Press Service of the President of Russian Federation, kremlin.ru
President Dmitry Medvedev and President Gurbanguly Berdymukhamedov in Ashgabat, October 22, 2010
During his visit to Ashgabat October 21-22, Russia's President Dmitry Medvedev discussed the possibility of Gazprom, Russia's state-owned gas monopoly, becoming involved in the Turkmenistan-Afghanistan-Pakistan-India (TAPI) pipeline, Russian and international wire services reported.
Kommersant, the Russian business daily, has more details. President Medvedev brought with him Vice Premier Igor Sechin, Foreign Minister Sergei Lavrov and presidential aide Sergei Prikhodko. The Kremlin is so eager to get involved in TAPI that as Sechin told Kommersant, Gazprom is prepared to take part in any capacity -- "as a contractor, as a designing company, and as a full-fledged participant of the consortium." Sechin says Gazprom is willing to invest its own money in the risky project, which would involve laying pipe across Taliban-held territory in Afghanistan and Pakistan. "Not a single investor has displayed such boldness," comments Kommersant.
Turkmenistan's President Gurbanguly Berdymukhamedov has energetically and enthusiastically promoted TAPI in recent months, bringing the TAPI ministers together at meetings in Ashgabat in anticipation of a December meeting of heads of state to finalize an agreement. The parties announced that they were prepared to bid out the job of building the pipeline to a "global energy giant"-- which was not specified, although analysts were oriented toward expecting a Western energy company.
Russia's interest in TAPI could be motivated by reluctance to see Turkmenistan bypass Moscow-dominated energy corridors to sell gas to the West, says Kommersant. Russia is said to have lost interest in the Iran-Pakistan-India (IPI) pipeline, which earlier Gazprom had promised to help build, The Hindu reported. Russia's greater support now of international economic sanctions against Iran account for this.
President Berdymukhamedov's reason for inviting President Medvedev to Ashgabat was to discuss two issues, says Kommersant. First, there is the question of Gazprom's meager orders for gas, which this year are down to 10-11 billion cubic meters (bcm) of gas. Due to the mutual recriminations following an explosion on a Turkmen gas pipeline last April, as well as the downturn in global demand, Russia reduced its deliveries from a one-time high of more than 50 bcm, and scrapped planned purchases of 80-90 bcm.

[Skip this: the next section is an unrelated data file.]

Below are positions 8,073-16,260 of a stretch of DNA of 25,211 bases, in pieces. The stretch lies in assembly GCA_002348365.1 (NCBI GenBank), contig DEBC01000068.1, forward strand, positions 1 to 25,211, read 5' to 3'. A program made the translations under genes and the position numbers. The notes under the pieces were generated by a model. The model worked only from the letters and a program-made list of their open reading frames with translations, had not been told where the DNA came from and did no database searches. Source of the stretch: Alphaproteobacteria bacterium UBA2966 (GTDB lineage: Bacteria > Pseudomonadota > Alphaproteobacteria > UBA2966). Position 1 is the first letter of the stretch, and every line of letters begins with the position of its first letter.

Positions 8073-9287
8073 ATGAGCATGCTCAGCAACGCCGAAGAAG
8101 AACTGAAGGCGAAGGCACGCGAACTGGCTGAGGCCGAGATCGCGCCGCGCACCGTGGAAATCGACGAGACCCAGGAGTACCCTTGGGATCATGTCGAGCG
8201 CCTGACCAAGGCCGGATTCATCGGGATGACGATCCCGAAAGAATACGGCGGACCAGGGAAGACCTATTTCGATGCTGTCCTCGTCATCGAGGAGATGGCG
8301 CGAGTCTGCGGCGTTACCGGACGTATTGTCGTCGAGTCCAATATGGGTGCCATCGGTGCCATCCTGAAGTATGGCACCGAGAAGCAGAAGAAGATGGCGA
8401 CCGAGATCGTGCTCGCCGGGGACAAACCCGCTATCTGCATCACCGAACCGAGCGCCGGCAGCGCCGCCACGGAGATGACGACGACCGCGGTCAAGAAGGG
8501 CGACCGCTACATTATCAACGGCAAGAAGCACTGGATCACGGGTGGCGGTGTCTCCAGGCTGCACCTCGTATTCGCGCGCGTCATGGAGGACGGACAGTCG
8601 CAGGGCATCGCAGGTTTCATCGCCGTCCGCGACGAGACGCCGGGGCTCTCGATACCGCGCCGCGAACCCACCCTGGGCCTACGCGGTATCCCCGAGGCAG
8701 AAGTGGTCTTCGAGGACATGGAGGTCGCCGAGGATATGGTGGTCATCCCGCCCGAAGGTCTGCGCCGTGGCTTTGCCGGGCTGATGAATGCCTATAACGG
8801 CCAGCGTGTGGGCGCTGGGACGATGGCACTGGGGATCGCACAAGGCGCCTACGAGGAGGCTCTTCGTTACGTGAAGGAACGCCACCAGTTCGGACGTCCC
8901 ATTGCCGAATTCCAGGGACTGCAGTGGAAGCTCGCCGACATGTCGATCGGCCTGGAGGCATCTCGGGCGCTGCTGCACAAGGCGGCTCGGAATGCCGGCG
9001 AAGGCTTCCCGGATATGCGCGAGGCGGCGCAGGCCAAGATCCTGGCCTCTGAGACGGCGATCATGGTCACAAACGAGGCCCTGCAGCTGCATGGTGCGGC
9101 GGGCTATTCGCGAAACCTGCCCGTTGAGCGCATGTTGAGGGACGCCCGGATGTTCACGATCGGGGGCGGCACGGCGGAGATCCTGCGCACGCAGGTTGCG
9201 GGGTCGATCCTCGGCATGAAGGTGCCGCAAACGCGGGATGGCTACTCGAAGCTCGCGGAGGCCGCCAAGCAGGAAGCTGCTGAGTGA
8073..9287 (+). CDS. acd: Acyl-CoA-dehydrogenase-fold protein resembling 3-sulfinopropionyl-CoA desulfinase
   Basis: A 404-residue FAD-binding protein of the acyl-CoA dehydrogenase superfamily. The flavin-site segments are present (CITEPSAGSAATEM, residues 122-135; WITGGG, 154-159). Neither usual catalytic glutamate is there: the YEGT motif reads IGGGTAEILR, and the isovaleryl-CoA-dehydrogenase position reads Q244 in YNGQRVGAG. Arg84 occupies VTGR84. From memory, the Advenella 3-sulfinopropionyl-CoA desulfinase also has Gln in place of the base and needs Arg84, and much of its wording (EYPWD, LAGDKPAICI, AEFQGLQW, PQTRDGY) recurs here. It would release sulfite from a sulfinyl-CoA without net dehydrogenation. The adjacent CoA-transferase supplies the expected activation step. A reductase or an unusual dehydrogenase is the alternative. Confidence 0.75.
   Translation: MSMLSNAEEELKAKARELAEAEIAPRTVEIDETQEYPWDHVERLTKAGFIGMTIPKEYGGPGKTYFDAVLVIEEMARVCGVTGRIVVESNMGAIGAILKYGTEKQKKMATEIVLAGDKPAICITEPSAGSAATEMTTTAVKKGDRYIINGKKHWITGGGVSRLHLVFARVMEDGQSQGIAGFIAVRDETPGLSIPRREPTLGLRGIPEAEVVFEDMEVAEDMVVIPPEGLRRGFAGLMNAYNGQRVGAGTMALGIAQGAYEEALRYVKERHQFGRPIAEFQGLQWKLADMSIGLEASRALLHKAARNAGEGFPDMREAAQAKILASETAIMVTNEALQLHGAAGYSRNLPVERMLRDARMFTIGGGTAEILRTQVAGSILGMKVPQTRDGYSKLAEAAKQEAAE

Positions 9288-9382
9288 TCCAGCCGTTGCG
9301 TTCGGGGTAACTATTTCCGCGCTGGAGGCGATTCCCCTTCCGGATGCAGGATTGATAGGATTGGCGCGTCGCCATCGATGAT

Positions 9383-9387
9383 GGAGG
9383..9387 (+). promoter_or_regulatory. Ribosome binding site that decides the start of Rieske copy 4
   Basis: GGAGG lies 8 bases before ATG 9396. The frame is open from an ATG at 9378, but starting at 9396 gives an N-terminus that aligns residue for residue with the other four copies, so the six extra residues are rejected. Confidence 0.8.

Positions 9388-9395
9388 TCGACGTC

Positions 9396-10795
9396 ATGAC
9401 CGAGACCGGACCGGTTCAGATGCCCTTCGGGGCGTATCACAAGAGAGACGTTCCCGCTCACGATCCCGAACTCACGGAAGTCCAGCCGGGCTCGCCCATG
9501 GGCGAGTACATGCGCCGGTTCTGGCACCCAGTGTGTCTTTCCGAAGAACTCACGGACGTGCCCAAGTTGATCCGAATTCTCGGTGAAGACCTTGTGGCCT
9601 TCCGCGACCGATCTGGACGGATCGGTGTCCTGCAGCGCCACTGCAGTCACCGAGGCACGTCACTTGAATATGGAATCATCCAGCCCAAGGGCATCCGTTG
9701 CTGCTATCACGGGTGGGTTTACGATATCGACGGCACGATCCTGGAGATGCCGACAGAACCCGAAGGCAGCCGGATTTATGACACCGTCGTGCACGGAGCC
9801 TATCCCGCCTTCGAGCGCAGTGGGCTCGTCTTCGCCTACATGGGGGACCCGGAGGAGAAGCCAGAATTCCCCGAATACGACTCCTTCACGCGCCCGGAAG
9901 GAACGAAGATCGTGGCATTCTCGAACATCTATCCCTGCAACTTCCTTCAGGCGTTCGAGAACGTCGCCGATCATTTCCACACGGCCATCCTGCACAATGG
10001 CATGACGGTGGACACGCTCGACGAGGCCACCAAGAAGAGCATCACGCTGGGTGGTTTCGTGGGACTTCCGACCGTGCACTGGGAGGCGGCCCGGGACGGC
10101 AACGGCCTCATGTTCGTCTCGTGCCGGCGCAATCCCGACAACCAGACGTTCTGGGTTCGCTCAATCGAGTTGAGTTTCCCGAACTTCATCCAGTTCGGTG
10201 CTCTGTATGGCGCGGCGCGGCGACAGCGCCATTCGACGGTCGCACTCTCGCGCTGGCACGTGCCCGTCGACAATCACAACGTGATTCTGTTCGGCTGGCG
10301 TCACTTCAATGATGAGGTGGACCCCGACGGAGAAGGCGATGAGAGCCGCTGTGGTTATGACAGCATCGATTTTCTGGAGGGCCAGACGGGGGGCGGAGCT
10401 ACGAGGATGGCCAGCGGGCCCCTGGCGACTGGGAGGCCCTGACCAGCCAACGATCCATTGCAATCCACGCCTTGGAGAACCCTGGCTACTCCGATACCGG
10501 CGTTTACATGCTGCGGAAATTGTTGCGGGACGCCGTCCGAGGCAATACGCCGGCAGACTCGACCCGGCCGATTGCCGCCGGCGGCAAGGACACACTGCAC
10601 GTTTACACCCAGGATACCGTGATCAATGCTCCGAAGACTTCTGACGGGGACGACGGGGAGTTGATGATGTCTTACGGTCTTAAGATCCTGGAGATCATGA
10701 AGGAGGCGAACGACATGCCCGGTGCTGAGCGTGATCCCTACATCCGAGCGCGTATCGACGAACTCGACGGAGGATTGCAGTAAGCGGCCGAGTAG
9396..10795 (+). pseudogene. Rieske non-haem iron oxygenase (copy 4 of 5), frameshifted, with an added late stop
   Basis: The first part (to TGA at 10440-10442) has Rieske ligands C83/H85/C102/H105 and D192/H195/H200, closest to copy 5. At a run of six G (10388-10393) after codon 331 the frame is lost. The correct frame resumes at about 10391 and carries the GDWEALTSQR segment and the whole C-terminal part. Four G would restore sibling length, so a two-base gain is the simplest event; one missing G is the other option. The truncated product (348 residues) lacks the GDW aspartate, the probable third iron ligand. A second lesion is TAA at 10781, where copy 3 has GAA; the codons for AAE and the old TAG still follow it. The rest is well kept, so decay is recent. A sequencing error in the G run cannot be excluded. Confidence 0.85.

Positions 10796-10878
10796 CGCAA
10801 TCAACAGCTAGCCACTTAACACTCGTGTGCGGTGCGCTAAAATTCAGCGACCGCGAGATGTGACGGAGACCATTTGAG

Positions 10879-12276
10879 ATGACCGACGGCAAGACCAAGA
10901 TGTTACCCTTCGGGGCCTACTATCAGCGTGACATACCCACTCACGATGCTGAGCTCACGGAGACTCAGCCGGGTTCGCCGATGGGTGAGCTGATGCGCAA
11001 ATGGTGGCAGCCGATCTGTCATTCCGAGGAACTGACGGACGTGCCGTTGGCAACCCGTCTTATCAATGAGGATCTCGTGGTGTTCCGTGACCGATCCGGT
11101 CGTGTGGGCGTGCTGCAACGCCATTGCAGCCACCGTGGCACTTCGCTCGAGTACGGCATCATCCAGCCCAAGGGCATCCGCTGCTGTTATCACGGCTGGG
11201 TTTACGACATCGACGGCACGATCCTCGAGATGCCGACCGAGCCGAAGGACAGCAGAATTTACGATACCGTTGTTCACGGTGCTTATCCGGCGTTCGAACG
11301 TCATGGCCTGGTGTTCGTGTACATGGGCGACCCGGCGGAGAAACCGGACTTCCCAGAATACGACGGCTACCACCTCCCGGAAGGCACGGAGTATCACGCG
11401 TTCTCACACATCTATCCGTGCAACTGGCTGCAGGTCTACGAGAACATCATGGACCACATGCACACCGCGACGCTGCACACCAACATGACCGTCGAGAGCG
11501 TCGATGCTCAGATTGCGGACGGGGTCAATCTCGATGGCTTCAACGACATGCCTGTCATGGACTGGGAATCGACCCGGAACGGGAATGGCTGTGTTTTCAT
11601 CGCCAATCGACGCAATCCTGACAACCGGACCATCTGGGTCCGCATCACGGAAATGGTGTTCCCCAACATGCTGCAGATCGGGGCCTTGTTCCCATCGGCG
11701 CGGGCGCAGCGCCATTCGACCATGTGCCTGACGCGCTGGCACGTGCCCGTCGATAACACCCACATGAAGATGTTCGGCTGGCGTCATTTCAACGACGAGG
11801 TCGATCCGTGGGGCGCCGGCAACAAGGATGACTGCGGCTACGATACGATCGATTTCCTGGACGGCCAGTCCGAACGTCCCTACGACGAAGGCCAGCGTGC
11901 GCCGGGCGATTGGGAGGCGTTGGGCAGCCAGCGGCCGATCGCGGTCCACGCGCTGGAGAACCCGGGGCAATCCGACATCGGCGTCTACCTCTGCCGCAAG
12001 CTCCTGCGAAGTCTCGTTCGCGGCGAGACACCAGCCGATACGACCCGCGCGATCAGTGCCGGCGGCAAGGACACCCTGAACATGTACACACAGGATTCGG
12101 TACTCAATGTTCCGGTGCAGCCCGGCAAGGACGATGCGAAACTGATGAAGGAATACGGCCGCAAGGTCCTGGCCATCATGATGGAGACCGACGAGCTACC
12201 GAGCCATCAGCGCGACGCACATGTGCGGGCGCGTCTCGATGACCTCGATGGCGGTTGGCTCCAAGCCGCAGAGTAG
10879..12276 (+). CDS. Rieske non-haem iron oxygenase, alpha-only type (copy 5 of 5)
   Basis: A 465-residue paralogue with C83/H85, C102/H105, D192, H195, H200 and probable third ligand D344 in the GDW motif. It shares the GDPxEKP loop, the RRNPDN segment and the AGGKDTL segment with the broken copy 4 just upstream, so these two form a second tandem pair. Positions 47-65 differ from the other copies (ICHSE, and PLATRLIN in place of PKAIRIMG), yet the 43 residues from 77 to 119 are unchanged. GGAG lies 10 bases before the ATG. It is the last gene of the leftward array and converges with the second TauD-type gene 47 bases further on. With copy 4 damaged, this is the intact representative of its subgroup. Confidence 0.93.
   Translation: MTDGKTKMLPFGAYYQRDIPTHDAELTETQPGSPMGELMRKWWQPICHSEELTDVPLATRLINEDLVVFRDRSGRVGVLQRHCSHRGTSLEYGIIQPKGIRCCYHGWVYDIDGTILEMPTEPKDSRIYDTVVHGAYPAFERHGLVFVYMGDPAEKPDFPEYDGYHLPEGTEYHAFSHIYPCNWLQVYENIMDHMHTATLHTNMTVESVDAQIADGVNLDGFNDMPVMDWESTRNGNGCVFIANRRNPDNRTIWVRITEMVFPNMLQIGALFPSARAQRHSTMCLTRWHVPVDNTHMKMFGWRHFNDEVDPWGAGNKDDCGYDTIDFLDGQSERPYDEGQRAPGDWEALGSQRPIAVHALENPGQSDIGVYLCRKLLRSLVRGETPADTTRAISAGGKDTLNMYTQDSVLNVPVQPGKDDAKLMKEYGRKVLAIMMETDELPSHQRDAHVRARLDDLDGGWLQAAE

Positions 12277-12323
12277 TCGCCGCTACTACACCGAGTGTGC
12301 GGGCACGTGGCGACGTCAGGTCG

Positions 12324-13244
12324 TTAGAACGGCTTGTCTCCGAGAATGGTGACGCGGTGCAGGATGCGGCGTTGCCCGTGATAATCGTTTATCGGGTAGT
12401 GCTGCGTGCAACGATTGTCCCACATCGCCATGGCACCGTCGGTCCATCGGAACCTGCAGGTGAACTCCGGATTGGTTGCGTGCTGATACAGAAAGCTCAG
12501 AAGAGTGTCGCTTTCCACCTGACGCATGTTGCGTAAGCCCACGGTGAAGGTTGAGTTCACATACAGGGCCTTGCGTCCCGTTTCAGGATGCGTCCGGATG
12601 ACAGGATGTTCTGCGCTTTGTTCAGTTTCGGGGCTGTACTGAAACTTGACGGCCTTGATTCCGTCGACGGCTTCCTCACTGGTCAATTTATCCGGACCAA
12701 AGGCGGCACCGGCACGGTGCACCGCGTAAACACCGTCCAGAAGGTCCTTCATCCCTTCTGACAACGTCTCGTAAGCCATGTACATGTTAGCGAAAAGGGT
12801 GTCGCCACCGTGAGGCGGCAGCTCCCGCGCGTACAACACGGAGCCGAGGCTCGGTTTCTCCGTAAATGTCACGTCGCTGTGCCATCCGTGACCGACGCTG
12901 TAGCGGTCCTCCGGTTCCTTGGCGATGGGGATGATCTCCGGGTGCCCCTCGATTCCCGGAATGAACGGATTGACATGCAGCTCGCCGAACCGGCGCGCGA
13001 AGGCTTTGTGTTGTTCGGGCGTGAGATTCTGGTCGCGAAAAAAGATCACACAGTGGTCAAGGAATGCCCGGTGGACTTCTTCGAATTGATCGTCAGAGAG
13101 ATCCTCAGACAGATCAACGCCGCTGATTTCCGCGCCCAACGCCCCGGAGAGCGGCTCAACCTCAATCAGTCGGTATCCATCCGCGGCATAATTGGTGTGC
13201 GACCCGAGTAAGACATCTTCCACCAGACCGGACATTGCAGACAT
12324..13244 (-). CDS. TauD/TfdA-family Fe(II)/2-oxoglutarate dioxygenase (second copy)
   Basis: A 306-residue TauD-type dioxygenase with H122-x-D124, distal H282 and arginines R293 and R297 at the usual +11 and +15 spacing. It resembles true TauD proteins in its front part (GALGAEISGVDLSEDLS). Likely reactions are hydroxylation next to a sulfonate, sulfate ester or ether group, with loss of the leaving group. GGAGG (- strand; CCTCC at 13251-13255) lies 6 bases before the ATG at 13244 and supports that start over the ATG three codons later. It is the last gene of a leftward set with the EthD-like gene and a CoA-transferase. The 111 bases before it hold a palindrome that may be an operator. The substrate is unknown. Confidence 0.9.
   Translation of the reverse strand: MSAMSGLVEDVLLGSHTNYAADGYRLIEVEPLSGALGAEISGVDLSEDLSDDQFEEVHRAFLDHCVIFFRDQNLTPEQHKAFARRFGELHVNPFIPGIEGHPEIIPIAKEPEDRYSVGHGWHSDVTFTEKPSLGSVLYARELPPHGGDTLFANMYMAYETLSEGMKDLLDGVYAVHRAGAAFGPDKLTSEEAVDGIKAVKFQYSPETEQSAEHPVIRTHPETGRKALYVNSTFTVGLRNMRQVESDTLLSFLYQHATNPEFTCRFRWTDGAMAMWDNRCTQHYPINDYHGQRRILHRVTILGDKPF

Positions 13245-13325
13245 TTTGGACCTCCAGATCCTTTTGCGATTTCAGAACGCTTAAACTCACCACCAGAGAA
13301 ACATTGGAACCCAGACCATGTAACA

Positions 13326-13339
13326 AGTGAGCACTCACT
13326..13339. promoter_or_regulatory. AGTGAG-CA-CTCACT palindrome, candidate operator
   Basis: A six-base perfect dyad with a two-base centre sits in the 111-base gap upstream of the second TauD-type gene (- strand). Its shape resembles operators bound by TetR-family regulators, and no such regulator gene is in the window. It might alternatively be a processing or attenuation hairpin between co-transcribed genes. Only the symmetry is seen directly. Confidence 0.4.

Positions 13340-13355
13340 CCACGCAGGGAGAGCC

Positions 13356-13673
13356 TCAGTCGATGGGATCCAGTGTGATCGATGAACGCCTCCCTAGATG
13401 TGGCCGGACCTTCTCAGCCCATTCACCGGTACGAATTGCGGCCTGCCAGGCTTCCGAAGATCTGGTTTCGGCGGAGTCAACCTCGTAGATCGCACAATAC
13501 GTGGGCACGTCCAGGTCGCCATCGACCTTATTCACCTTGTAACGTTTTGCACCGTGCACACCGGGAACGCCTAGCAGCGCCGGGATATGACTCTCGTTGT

Under a new agreement signed after President Medvedev's visit to Ashgabat last December, Gazprom could buy as much as 30 bcm -- but hasn't. The price has dropped, too. Sechin told the Turkmen leader that Gazprom would not be increasing its orders because of reduced demand from the European Union. Citing an unnamed source who participated in the negotiations, Kommersant said this came as an unpleasant surprise to President Berdymukhamedov. The exact amounts will now be haggled over by Gazprom CEO Aleksei or his deputy Valery Golubov, who were not in the delegation last week and whose relations with the autocratic Turkmen leader are said by Kommersant to have been "ruined" -- and may require Sechin's involvement again.
Second, both sides apparently agreed to freeze the long-stalled Prikaspiisky pipeline due to the drop in Europe's demand as they believe consumption will rise slowly again in the next 3-4 years again, but only by small amounts, Sechin told Kommersant. Even so, Russia and Turkmenistan do not plan to drop the project completely -- they only hope to tie it to actual market conditions, added Sechin.
By signalling a firm intention not to increase gas purchases and indefinitely postponing the Prikaspiisky pipeline, Moscow will likely drive Ashgabat into seeking more cooperation with Europe, says Kommersant. According to unidentified Turkmen diplomats interviewed by Kommersant, President Berdymukhamedov's desire to becoming involved in Nabucco is "growing stronger day by day". Sechin scoffs at this notion. "The current situation in the gas market in Europe enables us to say that there are no prospects for Nabucco. I say this without sarcasm," Kommersant quoted Sechin as commenting.
Richard Morningstar, U.S. special envoy for Eurasian energy, said at a recent appearance at the Central Asia-Caucasus Institute in Washington, DC that he believes it "unlikely" that Turkmenistan will supply gas to Nabucco, EurasiaNet reported. He said President Berdymukhamedov has made progress in getting the four countries together on TAPI, but that unless an international oil company would be allowed to develop Turkmenistan's gas fields, it would be hard to find a supporter for the risky project.
President Berdymukhamedov's own attitude toward the prospect of Gazprom participating in TAPI isn't evident from the Turkmen state media. All the State News Agency of Turkmenistan (TDH) had to say about the meeting with the Russian leader was that it took place in "an atmosphere of mutual understanding and trust, and a business-like, constructive tone" and that Russia is a "strategic partner" of Turkmenistan, with US $1.86 billion in trade for the first eight months of 2010. Turkmenistan is making steps toward diversifying its exports to Russia, TDH noted, particularly by working with Russia's regions of Tatarstan and Astrakhan and the city of St. Petersburg.